A team of researchers at the University of California, San Francisco, led by neurosurgeon Edward Chang, successfully applied a new method of decoding an electrocorticogram - recording the rhythmic electrical activity of the cerebral cortex using electrodes placed directly on its surface.
In a study of four epileptic patients with implanted implants, they were asked to read and repeat a series of specific sentences aloud, while electrodes recorded their brain activity.
The resulting information was then fed into a neural network, which analyzed it against specific speech-related patterns - for example, vowel pronunciation, consonant pronunciation, or specific mouth movements.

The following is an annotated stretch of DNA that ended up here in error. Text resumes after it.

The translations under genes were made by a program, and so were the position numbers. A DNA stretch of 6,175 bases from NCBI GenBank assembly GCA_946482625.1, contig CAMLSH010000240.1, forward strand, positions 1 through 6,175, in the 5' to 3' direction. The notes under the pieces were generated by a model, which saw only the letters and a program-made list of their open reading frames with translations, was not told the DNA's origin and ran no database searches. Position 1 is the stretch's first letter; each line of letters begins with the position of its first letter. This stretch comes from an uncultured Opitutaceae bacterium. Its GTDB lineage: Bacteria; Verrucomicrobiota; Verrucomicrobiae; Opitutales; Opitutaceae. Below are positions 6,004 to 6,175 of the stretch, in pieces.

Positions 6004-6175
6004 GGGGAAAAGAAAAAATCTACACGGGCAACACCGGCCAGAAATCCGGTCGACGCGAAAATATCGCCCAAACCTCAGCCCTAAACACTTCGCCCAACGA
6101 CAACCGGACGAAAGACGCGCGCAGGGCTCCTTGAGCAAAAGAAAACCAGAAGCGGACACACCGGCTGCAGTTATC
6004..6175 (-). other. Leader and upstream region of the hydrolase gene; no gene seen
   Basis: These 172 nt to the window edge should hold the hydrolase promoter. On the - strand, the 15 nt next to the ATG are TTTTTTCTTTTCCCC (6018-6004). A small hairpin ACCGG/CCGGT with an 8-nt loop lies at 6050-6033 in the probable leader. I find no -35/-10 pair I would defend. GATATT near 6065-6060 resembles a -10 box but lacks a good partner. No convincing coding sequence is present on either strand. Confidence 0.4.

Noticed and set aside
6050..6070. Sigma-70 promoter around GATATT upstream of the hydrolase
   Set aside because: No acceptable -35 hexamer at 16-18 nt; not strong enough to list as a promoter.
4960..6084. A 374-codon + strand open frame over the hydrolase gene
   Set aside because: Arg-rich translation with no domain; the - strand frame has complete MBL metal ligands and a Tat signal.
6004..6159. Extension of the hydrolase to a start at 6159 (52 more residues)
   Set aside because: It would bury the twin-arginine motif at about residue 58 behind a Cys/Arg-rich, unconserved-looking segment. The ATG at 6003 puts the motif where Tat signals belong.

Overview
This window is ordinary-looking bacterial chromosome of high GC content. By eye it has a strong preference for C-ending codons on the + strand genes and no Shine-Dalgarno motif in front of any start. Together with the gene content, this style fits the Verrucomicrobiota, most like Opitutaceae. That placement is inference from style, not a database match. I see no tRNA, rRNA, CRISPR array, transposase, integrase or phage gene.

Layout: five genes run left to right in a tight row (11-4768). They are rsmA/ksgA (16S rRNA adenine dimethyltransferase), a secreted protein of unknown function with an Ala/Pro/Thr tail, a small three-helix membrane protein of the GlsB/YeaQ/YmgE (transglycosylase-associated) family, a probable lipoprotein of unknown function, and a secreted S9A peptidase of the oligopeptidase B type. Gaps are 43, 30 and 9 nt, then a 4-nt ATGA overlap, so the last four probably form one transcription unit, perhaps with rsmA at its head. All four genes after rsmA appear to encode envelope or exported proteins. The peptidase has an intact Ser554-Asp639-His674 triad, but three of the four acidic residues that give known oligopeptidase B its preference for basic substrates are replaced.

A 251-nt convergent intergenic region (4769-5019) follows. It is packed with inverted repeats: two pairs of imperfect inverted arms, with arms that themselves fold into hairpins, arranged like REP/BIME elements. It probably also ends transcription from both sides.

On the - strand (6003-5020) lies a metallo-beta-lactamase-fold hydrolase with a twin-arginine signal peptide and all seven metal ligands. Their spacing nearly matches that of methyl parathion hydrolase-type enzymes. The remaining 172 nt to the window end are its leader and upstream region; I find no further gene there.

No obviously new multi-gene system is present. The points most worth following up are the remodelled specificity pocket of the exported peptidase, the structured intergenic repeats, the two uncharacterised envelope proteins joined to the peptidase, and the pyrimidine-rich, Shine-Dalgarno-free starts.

Then another neural network decoded this information, obtained after 30-50 repetitions of sentences. Using this data, the system tried to determine what exactly was said by the person, based on the recorded impulses of his brain.
The result exceeded all expectations: the system determined the spoken words with an accuracy of 97%. Thus, the new system can act as a benchmark for assessing the recognition of brain signals using AI. Its accuracy in 3% of errors is comparable - with a number of reservations - with the accuracy of professional human transcribers, the rate of which is about 5%.